In this paper, we report our efforts to improve BHJ solar cells containing the MC dye MD304 (for chemical structure, see inset in Fig. 2). With a maximal absorption at 650 nm [ultraviolet-visible (UV-vis) spectrum in Fig. 1], MD304 appears deep blue.
Results and Discussion
Active Layer Thickness and Donor: Acceptor Ratio
In line with our earlier work, a first series of devices with Al top electrode was fabricated. The MD304:PCBM ratio and the active layer thickness were varied, respectively. The largest PCE value of 1.74% was achieved for a PCBM content of ∼70 wt% and for rather small active layer thicknesses of ca. 60 nm; a second maximum with reduced efficiency was found for thicker active layers (ca. 170 nm).10 The optimized device features a short-circuit current (JSC) of 6.3 mA cm−2, an open-circuit voltage (VOC) of 0.76 V, and a fill factor (FF) of 0.36 (Table 1). Many solution-processed small molecule BHJ solar cells appear to feature smaller FF values compared to polymeric solar cells mostly in the range between 0.3 and 0.5.8, 9, 10, 11, 12, 13, 15, 16, 17, 18, 19, 20, 21 The highest FF reported for a solution-processed BHJ solar cell containing small molecule donors is 0.61,14 while for polymer FF >0.7 have been reported.
Performance of the investigated MD304:PCBM solar cells with varying top-electrode metals (70 wt% PCBM; d ≈ 60 nm) for AM 1.5 light of 100 mW cm−2 intensity.
|Top electrode||Φw (eV)||VOC (V)||JSC (mA cm−2)||FF||% PCE|
As is commonly done for polymer-based devices,23 we have tried to improve the device performance by adding a number of “secondary solvents” (anisole, nitrobenzene, or tetrahydrofuran) to the chlorobenzene:pyridine mixture; however, this did not enhance the device performance. Also, the commonly used curing protocols, such as heat treatment, solvent soaking, etc., did barely change the device performance. Thus, it can be assumed that the layer morphology obtained from wet deposition of small-molecule inks is much closer to thermodynamic equilibrium than for polymers, where strong annealing effects are commonly observed.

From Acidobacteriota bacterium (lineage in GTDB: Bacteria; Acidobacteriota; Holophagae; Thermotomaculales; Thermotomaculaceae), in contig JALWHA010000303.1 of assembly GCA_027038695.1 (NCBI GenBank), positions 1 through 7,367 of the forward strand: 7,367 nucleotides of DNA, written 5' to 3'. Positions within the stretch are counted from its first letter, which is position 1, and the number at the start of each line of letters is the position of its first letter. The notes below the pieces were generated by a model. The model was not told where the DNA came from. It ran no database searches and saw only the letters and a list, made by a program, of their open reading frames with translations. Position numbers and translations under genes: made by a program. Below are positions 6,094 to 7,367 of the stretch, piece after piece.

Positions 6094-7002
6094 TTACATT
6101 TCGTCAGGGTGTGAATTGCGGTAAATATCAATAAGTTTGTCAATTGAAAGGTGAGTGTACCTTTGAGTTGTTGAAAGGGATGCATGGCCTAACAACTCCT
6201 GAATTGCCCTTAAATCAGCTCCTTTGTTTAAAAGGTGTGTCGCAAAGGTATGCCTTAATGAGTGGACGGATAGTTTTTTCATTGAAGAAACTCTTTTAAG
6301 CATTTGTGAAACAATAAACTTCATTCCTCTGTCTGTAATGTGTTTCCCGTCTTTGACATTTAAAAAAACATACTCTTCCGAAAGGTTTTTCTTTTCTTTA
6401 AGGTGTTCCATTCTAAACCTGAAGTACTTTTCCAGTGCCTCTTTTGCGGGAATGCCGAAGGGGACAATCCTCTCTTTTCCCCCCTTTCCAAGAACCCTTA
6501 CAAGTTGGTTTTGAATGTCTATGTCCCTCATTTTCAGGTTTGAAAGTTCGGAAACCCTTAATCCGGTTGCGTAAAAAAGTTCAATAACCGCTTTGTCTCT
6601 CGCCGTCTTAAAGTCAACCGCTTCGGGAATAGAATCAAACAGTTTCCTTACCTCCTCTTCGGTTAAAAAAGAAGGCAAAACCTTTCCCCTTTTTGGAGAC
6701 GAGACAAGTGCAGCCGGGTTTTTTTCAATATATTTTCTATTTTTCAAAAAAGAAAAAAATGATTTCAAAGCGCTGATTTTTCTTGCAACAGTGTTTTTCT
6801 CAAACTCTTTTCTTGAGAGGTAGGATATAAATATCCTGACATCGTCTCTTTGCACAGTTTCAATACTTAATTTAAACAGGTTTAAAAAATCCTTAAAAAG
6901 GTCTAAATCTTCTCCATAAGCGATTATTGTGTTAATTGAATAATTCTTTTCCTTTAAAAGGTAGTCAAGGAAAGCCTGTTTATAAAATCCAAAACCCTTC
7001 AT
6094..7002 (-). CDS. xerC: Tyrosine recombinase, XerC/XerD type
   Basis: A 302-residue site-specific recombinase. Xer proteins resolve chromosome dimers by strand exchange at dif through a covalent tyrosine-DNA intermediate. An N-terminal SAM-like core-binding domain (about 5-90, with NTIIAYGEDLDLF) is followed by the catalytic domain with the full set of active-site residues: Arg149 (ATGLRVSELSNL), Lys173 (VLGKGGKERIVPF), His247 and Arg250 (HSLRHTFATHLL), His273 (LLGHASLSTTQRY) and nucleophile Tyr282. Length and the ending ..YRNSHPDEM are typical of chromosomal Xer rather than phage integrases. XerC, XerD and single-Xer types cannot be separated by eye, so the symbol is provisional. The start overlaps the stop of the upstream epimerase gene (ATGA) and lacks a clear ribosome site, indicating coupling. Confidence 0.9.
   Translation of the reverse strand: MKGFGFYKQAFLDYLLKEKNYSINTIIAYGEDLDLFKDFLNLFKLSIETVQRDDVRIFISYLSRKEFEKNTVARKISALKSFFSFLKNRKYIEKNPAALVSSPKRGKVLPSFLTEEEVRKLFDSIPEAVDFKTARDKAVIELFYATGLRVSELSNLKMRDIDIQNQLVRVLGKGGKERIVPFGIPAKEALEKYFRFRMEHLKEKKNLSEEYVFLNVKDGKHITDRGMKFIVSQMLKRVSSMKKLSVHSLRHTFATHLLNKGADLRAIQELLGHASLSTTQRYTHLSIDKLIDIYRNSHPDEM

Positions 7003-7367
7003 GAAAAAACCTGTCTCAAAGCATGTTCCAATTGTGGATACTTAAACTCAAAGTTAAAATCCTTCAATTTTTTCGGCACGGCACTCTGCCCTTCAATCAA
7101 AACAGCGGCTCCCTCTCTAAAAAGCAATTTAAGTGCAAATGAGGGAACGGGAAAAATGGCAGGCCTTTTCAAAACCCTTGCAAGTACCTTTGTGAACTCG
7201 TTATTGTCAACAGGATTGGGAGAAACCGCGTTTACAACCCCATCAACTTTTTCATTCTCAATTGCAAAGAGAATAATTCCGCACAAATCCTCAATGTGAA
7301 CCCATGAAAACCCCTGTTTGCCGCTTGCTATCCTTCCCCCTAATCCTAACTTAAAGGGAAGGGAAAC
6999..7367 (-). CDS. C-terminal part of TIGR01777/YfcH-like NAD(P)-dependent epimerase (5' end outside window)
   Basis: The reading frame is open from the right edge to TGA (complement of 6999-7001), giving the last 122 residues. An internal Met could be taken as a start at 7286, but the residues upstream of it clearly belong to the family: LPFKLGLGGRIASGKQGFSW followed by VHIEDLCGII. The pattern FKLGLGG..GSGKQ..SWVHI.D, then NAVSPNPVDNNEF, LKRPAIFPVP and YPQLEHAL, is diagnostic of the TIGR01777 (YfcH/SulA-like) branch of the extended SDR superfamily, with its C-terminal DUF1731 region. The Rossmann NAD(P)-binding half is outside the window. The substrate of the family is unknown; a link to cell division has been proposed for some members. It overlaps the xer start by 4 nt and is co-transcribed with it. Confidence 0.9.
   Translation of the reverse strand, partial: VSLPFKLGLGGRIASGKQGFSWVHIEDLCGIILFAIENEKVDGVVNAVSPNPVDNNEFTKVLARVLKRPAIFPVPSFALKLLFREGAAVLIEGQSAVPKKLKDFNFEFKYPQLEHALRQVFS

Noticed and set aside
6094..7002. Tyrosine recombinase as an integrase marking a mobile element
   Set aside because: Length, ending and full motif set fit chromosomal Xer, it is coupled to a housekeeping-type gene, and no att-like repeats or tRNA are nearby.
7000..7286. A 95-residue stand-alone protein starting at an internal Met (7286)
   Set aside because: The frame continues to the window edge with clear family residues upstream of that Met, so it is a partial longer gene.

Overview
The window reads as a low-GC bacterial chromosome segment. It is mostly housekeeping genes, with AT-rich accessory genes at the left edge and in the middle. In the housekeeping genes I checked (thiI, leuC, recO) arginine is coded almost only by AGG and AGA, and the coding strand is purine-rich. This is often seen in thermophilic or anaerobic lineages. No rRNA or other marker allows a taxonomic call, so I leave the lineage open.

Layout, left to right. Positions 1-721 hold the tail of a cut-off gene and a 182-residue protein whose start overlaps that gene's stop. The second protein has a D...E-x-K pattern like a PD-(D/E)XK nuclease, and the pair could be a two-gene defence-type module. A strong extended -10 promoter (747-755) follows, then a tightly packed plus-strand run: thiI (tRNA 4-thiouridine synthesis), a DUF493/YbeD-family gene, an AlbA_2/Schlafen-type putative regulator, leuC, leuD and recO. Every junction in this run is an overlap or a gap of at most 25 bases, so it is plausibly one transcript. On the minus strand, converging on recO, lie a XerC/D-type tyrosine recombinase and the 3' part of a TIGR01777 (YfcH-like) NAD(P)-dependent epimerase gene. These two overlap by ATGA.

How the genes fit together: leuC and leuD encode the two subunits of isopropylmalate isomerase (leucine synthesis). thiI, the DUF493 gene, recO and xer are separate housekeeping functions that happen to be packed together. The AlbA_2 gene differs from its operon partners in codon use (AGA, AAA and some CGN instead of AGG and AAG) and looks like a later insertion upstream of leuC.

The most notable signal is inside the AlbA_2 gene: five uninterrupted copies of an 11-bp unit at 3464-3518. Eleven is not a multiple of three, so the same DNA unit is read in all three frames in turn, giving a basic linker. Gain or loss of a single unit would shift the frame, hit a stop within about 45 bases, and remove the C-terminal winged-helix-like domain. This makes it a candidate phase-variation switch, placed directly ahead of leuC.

OFET Hole Mobility Measurements
Considering the small FF values and the facts that the maximum efficiency is achieved for a rather high PCBM content, at a rather small active layer thickness, and that the efficiency is decreased for thicker active layers (even in the second maximum), the investigated MC:PCBM solar cells seem to suffer from a poor or unbalanced charge-carrier transport. Organic field-transister measurements reveal hole mobilities in the range of 10−6 cm2 V−1 s−1 for layers of pure MD304. For mixed MD304:PCBM layers, the hole mobility decreases by roughly one order of magnitude (5×10−8 cm2 V−1 s−1 at 70 wt% PCBM). These hole mobilities are considerably smaller compared to those obtained for conjugated polymers (e.g., P3HT), measured under the identical conditions and far beyond the electron mobility of PCBM.24 This drawback might be due to the dipolar character of the dyes and could furthermore depend on unfavorable aggregation of the small molecules in the bulk.25 However, the measured hole mobilities of the MC:PCBM devices are still in the range of those obtained for α,α-DH6TDPP:PCBM solar cells (measured in hole-only devices via space-charge-limited current), which are among the most efficient small-molecule solution-processed BHJ solar cells reported thus far.20 Thus, obviously, a deficient carrier mobility is not necessarily detrimental for the solar cell performance.